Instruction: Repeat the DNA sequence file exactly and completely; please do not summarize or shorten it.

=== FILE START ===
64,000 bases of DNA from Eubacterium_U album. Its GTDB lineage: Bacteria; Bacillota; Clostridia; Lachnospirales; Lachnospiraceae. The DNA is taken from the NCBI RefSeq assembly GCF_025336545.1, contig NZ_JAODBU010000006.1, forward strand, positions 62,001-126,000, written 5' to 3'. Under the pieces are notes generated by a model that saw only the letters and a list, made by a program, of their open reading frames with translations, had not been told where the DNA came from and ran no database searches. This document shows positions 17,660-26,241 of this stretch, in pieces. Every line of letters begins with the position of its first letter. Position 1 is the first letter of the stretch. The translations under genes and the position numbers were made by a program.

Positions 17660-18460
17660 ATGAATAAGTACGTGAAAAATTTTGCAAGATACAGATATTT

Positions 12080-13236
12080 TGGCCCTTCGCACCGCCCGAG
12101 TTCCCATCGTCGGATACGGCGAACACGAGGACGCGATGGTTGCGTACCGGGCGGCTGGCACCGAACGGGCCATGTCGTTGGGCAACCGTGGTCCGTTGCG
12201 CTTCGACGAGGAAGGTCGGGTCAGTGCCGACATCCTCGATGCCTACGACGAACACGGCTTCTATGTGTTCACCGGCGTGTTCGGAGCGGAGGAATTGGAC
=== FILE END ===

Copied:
64,000 bases of DNA from Eubacterium_U album. Its GTDB lineage: Bacteria; Bacillota; Clostridia; Lachnospirales; Lachnospiraceae. The DNA is taken from the NCBI RefSeq assembly GCF_025336545.1, contig NZ_JAODBU010000006.1, forward strand, positions 62,001-126,000, written 5' to 3'. Under the pieces are notes generated by a model that saw only the letters and a list, made by a program, of their open reading frames with translations, had not been told where the DNA came from and ran no database searches. This document shows positions 17,660-26,241 of this stretch, in pieces. Every line of letters begins with the position of its first letter. Position 1 is the first letter of the stretch. The translations under genes and the position numbers were made by a program.

Positions 17660-18460
17660 ATGAATAAGTACGTGAAAAATTTTGCAAGATACAGATATTT

Positions 12080-13236
12080 TGGCCCTTCGCACCGCCCGAG
12101 TTCCCATCGTCGGATACGGCGAACACGAGGACGCGATGGTTGCGTACCGGGCGGCTGGCACCGAACGGGCCATGTCGTTGGGCAACCGTGGTCCGTTGCG
12201 CTTCGACGAGGAAGGTCGGGTCAGTGCCGACATCCTCGATGCCTACGACGAACACGGCTTCTATGTGTTCACCGGCGTGTTCGGAGCGGAGGAATTGGAC